“Chairing the NorthWest Constitutional Convention I found that across the complete spectrum of public life there was agreement that the more decision making could be done at a local and regional level the better the people would be served. Although formal regional governance has not been implemented the argument has been won with the creation of city regions and metropolitan mayors.

“Chairing the Liverpool Echo’s Stop the Rot Forum showed how if developers, council planners, heritage bodies and communities could work together much could be done to transform the fabric of the City and restore a sense of pride in the place. One of the finest examples of that was the restoration of the Florrie of which I was really proud to become a patron.

“The regeneration of the City must also touch the soul of the people which is why Liverpool becoming the European Capital of Culture was such a triumph. It gave expression to the music, the muses, the mystery and the madness of Liverpool and confounded the sceptics.

“That changing of hearts and minds is, of course, an aspect of faith. It was a source of great pride to me to see churches thoroughly immersed in serving their local neighbourhoods. The diocese not only stopped the decline but began to reverse the decline in numbers.

“The two Cathedrals grace the skyscape of the City. One crowns its resurgence, the other stands like an Angel of the NorthWest with arms out stretched keeping watch over its soul knowing that in the City’s eight centuries it has known both triumph and disaster.

“Chairing the Hillsborough Independent Panel became the climax of my time as Bishop of Liverpool. It wove together the three foundational values of my ministry – compassion, truth and justice.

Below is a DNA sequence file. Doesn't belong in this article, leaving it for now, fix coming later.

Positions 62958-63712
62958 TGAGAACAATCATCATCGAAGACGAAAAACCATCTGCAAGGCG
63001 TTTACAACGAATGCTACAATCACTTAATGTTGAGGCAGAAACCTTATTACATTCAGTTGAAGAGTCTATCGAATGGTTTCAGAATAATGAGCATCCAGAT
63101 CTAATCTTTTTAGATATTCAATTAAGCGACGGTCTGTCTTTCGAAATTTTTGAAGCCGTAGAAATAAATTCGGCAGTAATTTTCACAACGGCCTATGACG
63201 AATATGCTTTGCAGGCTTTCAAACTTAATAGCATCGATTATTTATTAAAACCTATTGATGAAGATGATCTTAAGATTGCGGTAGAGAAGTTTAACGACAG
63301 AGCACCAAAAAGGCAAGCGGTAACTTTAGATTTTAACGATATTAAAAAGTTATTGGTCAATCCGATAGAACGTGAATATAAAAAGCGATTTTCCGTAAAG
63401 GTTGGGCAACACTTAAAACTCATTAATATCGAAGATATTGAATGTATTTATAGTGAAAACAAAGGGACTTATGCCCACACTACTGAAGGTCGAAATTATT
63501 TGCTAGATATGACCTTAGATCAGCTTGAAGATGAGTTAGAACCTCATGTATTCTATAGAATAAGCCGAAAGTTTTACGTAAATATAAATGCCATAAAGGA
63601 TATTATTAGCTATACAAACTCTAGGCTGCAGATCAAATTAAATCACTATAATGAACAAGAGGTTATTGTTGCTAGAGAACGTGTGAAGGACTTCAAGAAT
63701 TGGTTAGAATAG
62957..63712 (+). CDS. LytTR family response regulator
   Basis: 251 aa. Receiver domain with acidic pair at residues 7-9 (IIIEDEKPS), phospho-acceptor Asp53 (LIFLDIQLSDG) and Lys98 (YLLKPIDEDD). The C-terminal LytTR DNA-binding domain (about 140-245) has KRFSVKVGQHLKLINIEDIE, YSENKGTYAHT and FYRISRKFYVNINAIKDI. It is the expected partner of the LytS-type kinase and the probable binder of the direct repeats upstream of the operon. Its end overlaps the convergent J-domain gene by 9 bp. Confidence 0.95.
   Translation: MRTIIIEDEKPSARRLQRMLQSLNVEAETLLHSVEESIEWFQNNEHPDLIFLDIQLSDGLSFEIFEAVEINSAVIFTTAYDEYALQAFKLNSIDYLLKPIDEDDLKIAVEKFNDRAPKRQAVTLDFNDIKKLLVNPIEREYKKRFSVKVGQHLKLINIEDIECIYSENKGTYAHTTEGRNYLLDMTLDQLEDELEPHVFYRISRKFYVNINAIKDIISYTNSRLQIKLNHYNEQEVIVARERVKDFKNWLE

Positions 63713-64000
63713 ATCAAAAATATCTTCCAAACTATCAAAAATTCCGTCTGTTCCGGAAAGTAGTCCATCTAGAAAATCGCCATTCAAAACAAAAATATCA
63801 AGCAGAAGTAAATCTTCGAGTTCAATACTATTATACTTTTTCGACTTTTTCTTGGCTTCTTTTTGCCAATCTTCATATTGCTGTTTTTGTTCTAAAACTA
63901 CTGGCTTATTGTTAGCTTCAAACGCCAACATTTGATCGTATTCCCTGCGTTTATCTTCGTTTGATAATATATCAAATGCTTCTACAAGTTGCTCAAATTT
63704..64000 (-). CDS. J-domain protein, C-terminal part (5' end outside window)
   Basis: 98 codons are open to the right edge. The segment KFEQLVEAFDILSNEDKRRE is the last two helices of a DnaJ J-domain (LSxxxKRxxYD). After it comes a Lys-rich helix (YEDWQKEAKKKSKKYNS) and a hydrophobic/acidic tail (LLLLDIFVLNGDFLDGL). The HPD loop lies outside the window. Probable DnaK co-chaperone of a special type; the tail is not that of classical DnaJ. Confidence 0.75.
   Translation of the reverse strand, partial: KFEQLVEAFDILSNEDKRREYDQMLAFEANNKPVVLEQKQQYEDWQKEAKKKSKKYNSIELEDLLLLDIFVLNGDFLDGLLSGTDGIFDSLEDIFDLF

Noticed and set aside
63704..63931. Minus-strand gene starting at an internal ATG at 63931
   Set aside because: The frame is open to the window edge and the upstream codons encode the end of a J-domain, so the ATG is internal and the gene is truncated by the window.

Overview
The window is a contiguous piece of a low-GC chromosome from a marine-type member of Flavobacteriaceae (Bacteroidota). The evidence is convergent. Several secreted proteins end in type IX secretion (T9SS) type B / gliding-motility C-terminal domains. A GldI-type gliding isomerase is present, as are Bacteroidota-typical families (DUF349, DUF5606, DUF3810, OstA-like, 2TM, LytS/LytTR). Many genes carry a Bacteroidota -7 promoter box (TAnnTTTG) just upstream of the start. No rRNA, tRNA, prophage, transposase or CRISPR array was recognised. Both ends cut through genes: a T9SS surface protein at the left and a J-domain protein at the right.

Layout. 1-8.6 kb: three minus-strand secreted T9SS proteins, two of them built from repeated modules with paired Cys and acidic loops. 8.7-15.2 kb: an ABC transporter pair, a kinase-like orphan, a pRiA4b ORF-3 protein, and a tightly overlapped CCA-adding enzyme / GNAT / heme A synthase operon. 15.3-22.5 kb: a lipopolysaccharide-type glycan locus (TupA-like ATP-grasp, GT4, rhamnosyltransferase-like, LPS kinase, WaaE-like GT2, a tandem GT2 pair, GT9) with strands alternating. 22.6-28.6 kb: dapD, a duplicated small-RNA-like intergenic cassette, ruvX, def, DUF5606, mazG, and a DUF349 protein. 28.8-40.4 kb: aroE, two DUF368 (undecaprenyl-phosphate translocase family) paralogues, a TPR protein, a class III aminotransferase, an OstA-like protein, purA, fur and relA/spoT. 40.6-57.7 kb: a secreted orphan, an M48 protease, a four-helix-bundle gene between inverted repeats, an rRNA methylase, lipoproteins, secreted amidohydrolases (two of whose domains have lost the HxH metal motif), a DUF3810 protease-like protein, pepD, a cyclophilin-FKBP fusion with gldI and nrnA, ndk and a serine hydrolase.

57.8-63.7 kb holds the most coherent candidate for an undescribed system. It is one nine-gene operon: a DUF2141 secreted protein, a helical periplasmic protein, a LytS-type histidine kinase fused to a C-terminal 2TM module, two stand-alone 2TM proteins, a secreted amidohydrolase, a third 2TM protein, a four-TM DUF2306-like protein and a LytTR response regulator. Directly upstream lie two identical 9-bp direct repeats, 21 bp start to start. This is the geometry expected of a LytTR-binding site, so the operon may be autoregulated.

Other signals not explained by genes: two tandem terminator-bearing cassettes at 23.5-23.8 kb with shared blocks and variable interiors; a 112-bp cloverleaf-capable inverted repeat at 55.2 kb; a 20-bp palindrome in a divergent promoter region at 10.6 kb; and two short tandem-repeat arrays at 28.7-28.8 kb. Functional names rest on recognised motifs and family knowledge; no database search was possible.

“But although Phil Scraton and I have been singled out and honoured and humbled to join the 96 in being granted the Freedom of the City I am in no doubt that the achievement of the Panel was that of a team. Phil’s contribution, of course, began with his earlier research leading to the ground-breaking book ‘Hillsborough: The Truth’ which together with Jimmy McGovern’s defiant documentary drama sustained the Families and Survivors in their struggle for justice. Katy Jones worked with Jimmy McGovern and her presence on the Panel inspired us all not least me with her forensic research, her courage and sparkling personality. How we mourn her loss.

“Christine Gifford took on the enormous responsibility of getting documents out of over 80 organisations. Her tenacity and diligence in reading all the documents brooked no opposition and she secured over 400,000 papers including the files of South Yorkshire Police.

“Paul Leighton’s professional experience as a senior policeman enabled us to understand the culture of policing and to negotiate our way successfully in dealing with the police, their practices and processes.